Baby Boomers witnessed the most rapid evolution of technology in history, but they are now approaching their hard-earned retirement age. Those born between 1946 and 1964 number just under 75 million in the United States, and about 10,000 retire each day.
As these employees leave their positions, employers face a huge dilemma: mission-critical knowledge and skills are exiting the workflow. There is limited availability of this knowledge in other positions, and the projects, applications and processes they work on may have very limited documentation. Recruiting new employees and bringing them up to speed requires a hefty investment in focused training, but unfortunately they often lack the intuition that comes with years of experience. As a result, businesses and their customers could suffer significant setbacks and delays.
If you are in a position of leadership, where does this leave you? There are three major things you can do to avoid losing knowledge via retirement:Conduct a risk assessment
Conduct a thorough knowledge loss risk assessment to identify the positions staffed by SMEs. (You can find a thorough paper on assessing knowledge loss risk here.) As a result, you’ll know where you’re most vulnerable and can act before the knowledge disappears when employees retire.Consolidate and preserve existing knowledge
Determine a course of action to capture critical knowledge while it is still available. This may include cross-training existing employees, centralizing existing documentation or creating new documentation. It’s good practice to make process manuals, application documentation, and other information accessible to new employees that step up to fill the gap. Interviews, videos and checklists created by the SMEs are also incredibly helpful tools.Develop an ongoing strategy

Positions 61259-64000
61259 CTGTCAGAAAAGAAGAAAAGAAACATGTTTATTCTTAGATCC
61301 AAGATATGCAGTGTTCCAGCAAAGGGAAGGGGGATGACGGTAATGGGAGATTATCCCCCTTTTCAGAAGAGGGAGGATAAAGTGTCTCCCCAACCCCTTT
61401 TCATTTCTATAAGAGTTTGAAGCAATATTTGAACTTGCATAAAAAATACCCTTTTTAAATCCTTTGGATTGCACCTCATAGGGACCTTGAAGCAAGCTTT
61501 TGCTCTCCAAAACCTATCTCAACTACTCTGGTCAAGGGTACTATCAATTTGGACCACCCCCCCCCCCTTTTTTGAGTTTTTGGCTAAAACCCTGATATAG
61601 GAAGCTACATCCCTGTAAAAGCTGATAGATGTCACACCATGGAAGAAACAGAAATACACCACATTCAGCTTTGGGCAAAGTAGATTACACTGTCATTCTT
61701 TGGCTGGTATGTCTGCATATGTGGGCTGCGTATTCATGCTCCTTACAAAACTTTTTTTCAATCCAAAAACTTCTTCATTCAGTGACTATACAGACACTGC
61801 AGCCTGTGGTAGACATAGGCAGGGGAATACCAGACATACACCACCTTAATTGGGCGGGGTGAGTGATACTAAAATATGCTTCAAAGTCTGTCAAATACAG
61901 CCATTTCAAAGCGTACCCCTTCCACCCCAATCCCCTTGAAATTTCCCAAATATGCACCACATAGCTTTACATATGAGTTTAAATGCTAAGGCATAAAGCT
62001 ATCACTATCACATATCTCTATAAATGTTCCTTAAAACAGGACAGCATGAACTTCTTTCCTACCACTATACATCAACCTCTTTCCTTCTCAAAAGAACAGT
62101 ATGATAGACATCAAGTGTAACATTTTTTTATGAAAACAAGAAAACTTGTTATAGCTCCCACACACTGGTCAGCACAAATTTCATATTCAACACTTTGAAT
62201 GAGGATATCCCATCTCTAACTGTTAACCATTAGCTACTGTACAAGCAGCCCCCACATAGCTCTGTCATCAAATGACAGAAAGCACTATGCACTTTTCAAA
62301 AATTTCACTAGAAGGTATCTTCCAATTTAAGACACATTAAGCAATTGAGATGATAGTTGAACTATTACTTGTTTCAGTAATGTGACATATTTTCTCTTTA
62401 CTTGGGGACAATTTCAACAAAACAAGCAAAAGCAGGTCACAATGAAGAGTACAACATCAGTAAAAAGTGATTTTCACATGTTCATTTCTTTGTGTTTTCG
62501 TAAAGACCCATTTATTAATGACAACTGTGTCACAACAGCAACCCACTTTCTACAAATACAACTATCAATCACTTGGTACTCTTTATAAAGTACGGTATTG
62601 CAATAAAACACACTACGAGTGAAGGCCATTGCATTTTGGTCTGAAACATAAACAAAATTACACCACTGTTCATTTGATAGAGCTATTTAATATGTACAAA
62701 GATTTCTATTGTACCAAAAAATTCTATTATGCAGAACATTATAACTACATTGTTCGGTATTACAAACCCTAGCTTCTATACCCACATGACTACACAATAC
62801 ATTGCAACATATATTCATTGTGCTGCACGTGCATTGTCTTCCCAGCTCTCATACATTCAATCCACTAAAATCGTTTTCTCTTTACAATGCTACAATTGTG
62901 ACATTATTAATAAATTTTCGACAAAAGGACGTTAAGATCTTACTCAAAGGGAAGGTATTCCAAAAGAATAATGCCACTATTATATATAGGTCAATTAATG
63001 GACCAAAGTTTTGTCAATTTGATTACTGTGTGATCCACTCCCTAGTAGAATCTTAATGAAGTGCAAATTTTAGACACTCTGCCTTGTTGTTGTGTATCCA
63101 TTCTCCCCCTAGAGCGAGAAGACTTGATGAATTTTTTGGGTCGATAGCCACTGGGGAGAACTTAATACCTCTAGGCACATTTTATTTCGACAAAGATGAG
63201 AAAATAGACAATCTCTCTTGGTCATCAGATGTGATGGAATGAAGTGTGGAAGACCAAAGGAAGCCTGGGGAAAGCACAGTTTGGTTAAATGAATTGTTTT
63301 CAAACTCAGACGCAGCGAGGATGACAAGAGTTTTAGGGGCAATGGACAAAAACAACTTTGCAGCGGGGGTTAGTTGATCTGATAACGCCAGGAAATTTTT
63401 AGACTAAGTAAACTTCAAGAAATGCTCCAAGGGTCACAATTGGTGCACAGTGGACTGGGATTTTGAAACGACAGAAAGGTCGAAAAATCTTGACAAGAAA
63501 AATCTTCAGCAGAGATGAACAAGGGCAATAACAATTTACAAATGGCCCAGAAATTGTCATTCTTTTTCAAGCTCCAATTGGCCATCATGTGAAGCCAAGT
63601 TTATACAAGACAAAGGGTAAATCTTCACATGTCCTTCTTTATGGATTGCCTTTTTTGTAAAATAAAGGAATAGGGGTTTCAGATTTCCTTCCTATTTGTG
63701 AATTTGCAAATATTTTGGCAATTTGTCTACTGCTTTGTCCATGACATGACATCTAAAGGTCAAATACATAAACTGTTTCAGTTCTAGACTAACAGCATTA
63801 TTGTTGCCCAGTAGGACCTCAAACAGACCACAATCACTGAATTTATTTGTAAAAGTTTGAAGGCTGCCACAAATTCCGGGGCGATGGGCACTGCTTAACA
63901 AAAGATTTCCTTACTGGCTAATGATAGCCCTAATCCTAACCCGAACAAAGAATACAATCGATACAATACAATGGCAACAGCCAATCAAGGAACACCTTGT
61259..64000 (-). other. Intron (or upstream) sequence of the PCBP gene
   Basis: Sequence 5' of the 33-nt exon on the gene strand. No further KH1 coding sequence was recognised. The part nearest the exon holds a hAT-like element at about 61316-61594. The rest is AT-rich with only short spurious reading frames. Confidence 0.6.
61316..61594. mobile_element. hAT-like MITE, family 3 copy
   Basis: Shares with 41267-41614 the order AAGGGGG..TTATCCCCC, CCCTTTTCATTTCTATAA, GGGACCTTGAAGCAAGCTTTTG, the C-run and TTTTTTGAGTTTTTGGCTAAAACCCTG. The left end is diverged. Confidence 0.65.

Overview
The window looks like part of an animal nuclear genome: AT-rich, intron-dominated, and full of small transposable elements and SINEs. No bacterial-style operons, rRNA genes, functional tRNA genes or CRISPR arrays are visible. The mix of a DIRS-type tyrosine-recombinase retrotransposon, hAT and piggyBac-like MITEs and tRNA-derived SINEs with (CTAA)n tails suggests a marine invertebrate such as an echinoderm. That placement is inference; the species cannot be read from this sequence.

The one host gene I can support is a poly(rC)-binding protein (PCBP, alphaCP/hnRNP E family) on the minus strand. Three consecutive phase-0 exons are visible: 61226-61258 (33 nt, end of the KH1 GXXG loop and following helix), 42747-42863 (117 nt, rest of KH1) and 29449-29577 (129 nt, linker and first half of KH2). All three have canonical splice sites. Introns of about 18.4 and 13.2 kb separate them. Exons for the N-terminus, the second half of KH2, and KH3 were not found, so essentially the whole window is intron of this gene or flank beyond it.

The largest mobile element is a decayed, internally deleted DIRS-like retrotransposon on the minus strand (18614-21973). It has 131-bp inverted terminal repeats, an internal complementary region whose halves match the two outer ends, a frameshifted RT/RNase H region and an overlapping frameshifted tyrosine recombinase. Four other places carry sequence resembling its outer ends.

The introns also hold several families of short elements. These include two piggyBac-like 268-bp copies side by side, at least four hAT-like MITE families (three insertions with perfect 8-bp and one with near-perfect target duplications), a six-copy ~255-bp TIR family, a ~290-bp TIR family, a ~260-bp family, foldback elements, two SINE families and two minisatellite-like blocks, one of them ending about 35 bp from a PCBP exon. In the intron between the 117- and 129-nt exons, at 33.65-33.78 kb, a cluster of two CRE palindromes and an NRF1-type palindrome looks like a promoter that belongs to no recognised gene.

Baby boomers will continue to retire in droves over the next 20 years, so your strategy will need to adjust as the job market changes. Invest in enterprise tools and processes that not only counter knowledge loss, but will enable timely and efficient knowledge sharing, too. Continue to monitor and evaluate the knowledge and resources that allow the business to operate efficiently.
For more reading on the importance of preventing knowledge loss, check out Strategies for Preventing a Knowledge-Loss Crisis from MIT Sloan Management Review, or What’s Lost When Experts Retire on the Harvard Business review.
Are you facing knowledge loss in your industry? If so, how are you approaching this challenge? Let us know in your comments below.